This method had been extremely successful in 1962 when Chichester had done a deal with the Guardian to relay daily accounts of life on his boat (Gipsy Moth III) while trying to beat his own time for single-handedly crossing the Atlantic.
JRL Anderson, who amongst many jobs was the paper's yachting editor, worked with the Marconi company to develop an experimental ship-to-shore radio system. Chichester's daily commentary - best described as an early form of blogging - covered the smallest details including the progress of a wounded pigeon that took refuge on the boat. Anderson later wrote:
Five years later and the collaboration was revived with the Guardian printing long reports of Chichester's voyage to Sydney. However, the contract only covered the outward journey and due to a financial crisis at the paper, there wasn't enough money to pay for the return leg. With its deeper pockets the Sunday Times was able to buy up exclusive rights to the voyage - a fortuitous move as this leg proved to be a lot more exciting than the outward one.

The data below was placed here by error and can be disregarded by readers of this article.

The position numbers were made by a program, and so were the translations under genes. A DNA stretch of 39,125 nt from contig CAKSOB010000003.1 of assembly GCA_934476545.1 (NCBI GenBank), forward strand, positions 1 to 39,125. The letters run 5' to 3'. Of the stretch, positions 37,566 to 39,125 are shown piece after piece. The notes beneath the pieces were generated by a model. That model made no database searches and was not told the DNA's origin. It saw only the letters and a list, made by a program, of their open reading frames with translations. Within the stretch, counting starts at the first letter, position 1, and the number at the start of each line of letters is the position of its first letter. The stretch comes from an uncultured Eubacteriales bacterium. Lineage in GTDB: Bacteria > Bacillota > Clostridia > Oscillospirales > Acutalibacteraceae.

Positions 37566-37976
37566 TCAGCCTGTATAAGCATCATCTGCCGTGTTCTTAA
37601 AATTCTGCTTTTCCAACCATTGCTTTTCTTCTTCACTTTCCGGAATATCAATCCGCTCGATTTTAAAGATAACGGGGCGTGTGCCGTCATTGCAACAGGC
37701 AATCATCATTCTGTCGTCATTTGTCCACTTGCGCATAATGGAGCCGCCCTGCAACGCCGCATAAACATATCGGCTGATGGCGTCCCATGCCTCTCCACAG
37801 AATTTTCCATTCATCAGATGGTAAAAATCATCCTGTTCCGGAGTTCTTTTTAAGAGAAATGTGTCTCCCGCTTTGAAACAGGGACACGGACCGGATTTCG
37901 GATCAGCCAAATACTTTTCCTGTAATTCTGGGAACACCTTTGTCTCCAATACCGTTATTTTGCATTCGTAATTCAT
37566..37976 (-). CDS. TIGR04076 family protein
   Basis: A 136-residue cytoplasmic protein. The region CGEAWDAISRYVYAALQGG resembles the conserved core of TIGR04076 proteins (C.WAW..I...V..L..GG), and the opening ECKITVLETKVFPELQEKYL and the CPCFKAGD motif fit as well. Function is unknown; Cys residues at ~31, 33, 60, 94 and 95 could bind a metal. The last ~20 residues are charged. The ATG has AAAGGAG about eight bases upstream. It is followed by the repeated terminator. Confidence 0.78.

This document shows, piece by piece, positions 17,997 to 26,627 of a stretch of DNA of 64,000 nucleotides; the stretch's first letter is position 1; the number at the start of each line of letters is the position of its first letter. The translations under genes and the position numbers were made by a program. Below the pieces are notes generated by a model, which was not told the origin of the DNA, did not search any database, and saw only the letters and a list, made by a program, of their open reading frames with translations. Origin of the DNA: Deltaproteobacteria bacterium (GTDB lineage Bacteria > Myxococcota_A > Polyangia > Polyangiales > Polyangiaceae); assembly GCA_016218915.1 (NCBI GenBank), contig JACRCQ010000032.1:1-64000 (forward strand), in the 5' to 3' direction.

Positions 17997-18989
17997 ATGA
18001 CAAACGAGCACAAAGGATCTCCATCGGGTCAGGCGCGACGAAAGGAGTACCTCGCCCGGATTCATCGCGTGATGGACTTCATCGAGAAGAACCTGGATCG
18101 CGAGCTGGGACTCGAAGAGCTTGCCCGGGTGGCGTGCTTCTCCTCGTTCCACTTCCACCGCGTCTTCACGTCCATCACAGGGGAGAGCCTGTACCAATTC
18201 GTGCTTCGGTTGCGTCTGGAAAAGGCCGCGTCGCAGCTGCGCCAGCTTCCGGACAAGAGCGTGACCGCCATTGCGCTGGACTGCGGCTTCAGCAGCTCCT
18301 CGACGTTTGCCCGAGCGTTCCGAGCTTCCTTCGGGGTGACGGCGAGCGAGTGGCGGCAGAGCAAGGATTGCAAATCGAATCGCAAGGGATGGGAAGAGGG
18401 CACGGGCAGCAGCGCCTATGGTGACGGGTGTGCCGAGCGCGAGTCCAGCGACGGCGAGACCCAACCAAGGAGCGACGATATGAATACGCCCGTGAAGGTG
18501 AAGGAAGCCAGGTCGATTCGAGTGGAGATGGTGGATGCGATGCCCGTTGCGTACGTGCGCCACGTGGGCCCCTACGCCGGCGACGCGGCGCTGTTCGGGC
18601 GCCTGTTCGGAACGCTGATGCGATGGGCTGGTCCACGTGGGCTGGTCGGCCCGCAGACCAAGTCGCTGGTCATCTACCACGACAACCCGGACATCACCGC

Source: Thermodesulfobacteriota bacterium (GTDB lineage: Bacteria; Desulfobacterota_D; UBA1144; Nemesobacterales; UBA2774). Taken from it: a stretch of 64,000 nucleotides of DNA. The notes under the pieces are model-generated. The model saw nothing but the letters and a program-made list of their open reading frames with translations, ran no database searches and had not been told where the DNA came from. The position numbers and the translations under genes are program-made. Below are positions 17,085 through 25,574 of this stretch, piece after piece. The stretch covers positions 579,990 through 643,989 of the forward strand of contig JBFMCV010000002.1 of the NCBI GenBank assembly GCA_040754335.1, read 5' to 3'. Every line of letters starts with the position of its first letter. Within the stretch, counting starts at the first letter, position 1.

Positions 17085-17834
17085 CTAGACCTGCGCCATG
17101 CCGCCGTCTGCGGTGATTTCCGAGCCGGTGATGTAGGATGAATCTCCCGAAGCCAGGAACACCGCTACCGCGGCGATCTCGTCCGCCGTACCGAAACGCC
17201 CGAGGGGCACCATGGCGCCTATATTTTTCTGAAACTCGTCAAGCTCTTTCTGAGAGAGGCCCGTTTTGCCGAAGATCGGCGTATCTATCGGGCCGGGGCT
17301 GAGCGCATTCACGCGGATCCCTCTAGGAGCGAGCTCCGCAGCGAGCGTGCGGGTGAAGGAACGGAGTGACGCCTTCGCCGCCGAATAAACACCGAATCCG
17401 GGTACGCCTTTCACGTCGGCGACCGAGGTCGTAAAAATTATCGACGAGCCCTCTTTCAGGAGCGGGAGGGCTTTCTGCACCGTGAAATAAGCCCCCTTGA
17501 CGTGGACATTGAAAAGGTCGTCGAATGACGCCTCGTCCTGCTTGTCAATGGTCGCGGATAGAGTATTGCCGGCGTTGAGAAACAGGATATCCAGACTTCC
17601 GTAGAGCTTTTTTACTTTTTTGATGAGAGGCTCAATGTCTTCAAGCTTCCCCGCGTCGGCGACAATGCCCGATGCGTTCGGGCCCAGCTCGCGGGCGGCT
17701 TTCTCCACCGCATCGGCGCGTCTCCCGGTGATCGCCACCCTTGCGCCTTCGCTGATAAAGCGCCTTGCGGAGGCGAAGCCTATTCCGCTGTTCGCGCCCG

The Gipsy Moth IV buyers, who are keen sailors and live in East Anglia, were moved to step in after reading in The Sunday Times that the yacht was likely to go to an overseas buyer after being put up for sale because of crippling maintenance costs. They have negotiated a package that allows the yacht to stay with the United Kingdom Sailing Academy (UKSA), the charity that trains children and disabled people to sail. There is a pledge to cover the maintenance costs for at least five years and will also ensure that the yacht is put on public display several times a year.
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